2. Position two racks in the center and top third of the oven and preheat to 400°. Line two baking sheets with parchment or use nonstick sheets.
  3. Using 1 teaspoon dough for each, roll the dough into small balls and place 1 inch apart on the sheets. Bake 5 minutes. Remove from the oven and make an indentation in each cookie for the jelly.
  4. At this point the original recipe states to put a dollop of jelly on each cookie and return to the oven. Since we are serving these with various jellies and jams, I just returned them to the oven and baked until done about 5-8 minutes for my oven.
  5. Transfer to racks and cool completely. Recipe makes about 20 cookies. I made a double batch and made them a bit smaller.

The Feast:
Stuffing made with homemade bread & Herbs, Celery & Onions from the garden.
Mashed Potatoes - from the garden
Applesauce - canned

Pumpkin Pie - made with fresh cooked Long Island Cheese Squash from the garden
Cherry Pie - made with frozen local sour cherries

I think that this is going to be the best tasting pumkin pie that I have ever made. The squash batter tasted just wonderful before I cooked it!

Yum, yum.....Cherry favorite!!

The rest of the feast was made with locally grown produce. I also made the Brown Bag Apple Pie.....yum! The locally grown Granny Smith Apples were the biggest, yugliest and best apples that I have ever had! I only used 5 apples for one big pie!

Isn't that just wonderful???

From our hearts to you.....Wishing each and every one of you a very Happy Thanksgiving!

Next Thursday I will do an update on the mustards and post the Horseradish Mustard recipe.

I may not have the time today to respond to all your comments or visit your blogs...since we still need to make the Living Room the Dining Room and the Dining Room the Living Room like we did last year.

Sunday, November 20, 2011

Cold Frame Maintenance & Changes

I've been doing a little maintenance on the cold frames. Before we went on vacation I did a little work on the tops. First I put some sturdier braces on the corners. Some of the original ones were not real sturdy and the tops started to twist a bit. Then I put new plastic on the tops. The plastic that we had originally used was some that we had around. It was not the proper plastic to use for the tops.....but, it was free. This year we decided to buy the proper type of plastic for the tops. I did some searching and found greenhouse plastic that is supposed to last for 4 years. I purchased enough to re-cover them twice. It was about the same price with shipping as buying a roll of plastic at a Big Box Store. I can either use it to cover them again or to make a protective covering if needed in the garden.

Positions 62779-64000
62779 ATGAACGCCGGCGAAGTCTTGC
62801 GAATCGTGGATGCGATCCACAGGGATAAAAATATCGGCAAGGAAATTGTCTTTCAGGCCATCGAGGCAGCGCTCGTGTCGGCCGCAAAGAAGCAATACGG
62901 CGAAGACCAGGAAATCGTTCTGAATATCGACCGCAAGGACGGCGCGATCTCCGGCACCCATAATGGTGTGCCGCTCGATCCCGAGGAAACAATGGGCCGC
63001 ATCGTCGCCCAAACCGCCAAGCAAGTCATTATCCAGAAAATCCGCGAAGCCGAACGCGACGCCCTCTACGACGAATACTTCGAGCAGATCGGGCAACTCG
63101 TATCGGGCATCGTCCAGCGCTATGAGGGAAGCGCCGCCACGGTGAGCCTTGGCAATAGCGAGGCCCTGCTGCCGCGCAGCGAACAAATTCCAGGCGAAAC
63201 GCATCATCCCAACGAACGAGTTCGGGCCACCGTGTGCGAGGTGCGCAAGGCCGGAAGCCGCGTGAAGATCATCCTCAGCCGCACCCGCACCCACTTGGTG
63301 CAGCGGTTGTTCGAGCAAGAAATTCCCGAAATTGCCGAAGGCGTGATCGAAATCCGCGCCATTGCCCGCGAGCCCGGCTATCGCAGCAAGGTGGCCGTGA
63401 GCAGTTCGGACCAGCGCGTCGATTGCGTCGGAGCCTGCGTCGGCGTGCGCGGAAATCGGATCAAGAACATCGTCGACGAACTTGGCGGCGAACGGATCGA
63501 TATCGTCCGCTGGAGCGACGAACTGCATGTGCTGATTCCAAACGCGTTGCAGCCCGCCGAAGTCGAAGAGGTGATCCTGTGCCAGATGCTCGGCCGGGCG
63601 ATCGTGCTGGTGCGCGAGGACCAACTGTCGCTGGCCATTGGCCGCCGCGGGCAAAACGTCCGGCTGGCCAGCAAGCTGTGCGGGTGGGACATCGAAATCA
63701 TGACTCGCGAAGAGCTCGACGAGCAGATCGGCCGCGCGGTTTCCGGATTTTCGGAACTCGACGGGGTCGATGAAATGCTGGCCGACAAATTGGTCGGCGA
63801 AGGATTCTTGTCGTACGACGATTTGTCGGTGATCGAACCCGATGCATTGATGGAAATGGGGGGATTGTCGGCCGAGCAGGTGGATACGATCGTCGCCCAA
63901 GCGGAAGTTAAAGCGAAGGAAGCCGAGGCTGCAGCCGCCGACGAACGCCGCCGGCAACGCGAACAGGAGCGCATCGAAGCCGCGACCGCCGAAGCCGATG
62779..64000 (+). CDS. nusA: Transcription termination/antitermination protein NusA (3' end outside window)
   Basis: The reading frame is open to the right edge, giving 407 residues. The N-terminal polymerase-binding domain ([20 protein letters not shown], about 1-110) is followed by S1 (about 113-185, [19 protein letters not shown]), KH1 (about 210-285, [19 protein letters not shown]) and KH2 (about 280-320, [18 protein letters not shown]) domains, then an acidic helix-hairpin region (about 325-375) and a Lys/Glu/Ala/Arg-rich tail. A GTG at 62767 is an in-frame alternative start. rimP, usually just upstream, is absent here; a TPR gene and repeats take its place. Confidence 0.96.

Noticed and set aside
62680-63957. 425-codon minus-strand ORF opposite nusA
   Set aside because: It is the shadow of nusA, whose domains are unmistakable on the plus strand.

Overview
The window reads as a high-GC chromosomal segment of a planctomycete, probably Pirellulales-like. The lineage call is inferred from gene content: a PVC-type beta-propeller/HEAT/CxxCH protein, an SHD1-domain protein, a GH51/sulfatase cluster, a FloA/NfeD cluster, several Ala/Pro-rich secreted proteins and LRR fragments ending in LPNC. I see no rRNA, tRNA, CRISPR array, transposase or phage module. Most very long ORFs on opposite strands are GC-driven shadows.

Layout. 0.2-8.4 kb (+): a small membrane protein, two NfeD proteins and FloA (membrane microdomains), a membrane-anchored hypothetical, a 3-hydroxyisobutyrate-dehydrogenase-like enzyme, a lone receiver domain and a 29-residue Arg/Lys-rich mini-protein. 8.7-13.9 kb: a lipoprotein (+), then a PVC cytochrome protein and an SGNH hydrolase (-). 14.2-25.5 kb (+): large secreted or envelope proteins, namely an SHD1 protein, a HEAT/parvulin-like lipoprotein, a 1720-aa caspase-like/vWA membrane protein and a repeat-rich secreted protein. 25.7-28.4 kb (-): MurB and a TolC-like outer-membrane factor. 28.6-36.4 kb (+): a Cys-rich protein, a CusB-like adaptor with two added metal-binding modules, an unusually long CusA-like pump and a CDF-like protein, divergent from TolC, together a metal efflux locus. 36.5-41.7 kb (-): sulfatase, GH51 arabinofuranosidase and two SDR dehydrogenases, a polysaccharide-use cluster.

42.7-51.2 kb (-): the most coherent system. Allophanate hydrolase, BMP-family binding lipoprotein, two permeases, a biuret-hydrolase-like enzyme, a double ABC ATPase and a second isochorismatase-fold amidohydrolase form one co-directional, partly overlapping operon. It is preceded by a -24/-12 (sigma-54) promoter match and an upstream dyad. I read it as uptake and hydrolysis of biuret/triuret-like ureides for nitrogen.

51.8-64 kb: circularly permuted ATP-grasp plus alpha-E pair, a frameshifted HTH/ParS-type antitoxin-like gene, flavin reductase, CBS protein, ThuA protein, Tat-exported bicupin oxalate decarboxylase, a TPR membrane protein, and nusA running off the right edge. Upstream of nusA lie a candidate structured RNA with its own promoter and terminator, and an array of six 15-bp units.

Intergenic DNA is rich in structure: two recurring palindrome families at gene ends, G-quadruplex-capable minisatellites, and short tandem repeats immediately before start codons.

I was not happy with the original supports to hold the tops open. They were short and could not hold the tops open very I made some new ones. I just took some stakes that I had around and drilled holes in them.  They seem to be working well. We shall see how I feel during the cold winter days.

I also put concrete blocks in the front to put the bottom of the stakes in. I think this will work much better and I will now be able to adjust the height of the opening to as small or as large as needed.

The rope lights that were in the cold frames last year were also re-installed. I wasn't going to put them in. However, they seemed to work well last year. So, I decided to put them back. One of you bloggers out there (I don't remember who) did a post with a link to an article about winter greenhouse growing. The article said that if you have 1-2 hours of additional light during the night, it will stimulate growth during the winter. After reading the article I decided to add one light per cold frame. They are connected to a timer and come on for 2 hours in the middle of the night.